Excuse the ramble… Andi –fellow IA– and I were chatting and we hit yet another one of those […]

Excuse the ramble…

Andi –fellow IA– and I were chatting and we hit yet another one of those moments when we start to say, “oh those stupid users” then we stop.. and say, “no it’s our job to make it easy”. I have a lot of these with IAs.

Even if users are dumb, they aren’t dumb. They need our help to do the things they wish to do: we need to create systems (programs websites etc) that actually work for them rather than show off our prowess for cleverness. It’s easy to make fun of or villianize the user as a lazy clueless burden… but it’s quite more effective to sympathize and try to create a systrem that meets the user’s needs and understanding of how the world works (much as we may wish to force them to learn our quite cooler and smarter systems 8sarcasm*). Too often our best work is the work that looks obvious, and it is underappreciated. We struggle to acheive obviousness. It should be valued. For once the desing is obvious, we are sucesses. When is the last time you opened software and knew jusat what to do; or visted a webiste for the first time and knew what do do? That time was the last time you saw the skilled craft of a IA/Interface designer. And that was the time you breezed along, not noticing what happened. Woo hoo! (can being under appreciated be a form of appreciation?)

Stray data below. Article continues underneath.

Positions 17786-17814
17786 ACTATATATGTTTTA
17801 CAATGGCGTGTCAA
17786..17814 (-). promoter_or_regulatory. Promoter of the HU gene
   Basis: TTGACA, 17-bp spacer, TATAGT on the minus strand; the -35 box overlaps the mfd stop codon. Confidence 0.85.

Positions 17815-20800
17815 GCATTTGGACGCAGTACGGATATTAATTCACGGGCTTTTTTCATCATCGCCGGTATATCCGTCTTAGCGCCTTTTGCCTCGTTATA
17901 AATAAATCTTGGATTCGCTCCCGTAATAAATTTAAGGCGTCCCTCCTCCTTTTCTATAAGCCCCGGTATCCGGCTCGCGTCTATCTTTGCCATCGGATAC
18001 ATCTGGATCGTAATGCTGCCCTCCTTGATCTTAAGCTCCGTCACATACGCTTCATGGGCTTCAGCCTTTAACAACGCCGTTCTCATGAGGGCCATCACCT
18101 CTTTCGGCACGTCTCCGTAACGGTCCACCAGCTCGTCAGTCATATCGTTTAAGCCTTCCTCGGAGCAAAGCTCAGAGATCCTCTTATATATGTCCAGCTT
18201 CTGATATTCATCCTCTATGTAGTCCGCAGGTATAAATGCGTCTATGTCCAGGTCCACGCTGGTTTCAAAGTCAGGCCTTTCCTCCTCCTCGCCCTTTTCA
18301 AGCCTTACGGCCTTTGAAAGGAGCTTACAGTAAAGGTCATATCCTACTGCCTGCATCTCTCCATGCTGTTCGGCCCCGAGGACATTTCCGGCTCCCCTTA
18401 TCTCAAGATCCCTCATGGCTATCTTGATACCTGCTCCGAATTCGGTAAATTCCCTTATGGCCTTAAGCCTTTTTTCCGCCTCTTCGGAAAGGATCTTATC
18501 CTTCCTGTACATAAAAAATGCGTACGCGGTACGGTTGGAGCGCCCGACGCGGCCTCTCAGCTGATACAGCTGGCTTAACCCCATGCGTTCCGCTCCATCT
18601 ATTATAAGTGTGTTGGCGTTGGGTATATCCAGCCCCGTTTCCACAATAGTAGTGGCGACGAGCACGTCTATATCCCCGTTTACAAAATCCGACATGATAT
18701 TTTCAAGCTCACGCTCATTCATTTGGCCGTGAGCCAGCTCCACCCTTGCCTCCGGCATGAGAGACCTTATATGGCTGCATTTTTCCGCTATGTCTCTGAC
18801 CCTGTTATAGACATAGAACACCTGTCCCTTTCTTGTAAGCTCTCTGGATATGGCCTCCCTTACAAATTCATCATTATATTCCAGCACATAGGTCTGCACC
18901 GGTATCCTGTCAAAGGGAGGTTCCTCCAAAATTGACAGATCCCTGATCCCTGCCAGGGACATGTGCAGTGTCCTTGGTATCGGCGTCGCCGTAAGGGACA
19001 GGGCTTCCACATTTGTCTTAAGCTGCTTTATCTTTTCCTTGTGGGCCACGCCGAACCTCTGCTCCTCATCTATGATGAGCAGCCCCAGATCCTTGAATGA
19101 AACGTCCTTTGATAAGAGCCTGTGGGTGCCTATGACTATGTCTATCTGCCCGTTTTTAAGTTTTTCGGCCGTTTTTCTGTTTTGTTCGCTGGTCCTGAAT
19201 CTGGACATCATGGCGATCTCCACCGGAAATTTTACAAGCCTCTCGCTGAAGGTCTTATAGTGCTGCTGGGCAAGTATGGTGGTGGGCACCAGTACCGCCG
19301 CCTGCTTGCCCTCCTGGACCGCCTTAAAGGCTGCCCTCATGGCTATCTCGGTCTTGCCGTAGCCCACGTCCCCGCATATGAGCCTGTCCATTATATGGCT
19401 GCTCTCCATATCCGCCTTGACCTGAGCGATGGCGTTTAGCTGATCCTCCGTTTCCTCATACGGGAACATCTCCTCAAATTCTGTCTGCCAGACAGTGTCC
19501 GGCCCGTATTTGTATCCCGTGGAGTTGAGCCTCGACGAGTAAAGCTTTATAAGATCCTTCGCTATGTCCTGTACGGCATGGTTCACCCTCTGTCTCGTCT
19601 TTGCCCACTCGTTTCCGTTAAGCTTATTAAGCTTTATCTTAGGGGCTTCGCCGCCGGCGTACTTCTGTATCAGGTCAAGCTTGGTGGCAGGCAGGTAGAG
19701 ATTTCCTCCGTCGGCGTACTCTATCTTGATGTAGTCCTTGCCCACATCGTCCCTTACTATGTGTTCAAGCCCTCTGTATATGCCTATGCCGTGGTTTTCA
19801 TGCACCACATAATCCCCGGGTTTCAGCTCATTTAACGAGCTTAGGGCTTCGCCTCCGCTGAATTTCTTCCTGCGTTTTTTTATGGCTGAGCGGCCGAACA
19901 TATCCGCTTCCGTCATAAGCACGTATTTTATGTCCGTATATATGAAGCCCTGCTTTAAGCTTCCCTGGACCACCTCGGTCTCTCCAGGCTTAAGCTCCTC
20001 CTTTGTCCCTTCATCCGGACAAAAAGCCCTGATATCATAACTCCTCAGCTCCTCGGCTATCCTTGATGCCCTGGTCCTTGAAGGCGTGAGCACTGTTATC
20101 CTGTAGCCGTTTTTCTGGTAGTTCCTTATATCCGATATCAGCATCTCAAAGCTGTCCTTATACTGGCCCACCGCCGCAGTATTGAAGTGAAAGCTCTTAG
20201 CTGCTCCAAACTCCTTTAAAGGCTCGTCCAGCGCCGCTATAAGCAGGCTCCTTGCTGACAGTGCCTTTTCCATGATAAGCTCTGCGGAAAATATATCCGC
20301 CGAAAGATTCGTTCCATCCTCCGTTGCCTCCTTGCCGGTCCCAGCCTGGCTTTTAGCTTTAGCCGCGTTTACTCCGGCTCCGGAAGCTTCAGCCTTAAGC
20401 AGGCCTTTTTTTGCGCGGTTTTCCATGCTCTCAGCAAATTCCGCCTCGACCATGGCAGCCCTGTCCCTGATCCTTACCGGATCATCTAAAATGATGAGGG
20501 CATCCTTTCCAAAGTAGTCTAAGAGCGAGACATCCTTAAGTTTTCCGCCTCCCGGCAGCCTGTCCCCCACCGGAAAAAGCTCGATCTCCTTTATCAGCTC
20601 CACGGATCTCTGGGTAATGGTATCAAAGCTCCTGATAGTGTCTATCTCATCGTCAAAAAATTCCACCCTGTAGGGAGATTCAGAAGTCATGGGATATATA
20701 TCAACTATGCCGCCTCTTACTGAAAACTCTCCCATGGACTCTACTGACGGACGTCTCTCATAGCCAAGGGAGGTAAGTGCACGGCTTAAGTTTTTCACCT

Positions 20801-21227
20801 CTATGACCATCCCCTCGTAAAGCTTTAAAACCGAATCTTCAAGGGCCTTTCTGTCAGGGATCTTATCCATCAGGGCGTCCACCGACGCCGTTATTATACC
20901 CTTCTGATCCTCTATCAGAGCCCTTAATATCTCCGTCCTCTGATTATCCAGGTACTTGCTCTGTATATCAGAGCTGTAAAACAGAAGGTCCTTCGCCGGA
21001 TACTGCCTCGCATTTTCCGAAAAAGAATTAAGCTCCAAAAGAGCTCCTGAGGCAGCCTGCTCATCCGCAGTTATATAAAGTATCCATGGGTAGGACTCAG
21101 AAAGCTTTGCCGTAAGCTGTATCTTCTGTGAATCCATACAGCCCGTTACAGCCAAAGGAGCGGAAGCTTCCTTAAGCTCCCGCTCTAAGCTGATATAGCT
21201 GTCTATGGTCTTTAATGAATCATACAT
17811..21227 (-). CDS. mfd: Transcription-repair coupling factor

Same for one’s client. often it becomes us against them: designer vs. biz dev, usability vs. marketing, client vs. design team… which never helps the project. It’s quite more important to understand the needs of the business, express the needs of the user, and design a system that meets both. Here the IA’s moment of triumph is when the user seemlessly does the thing that they want to do which also makes the company money. Like buying a CD by their favorite artist they didn’t even know was out…

more from another POV. Whose Fault Is It Anyway?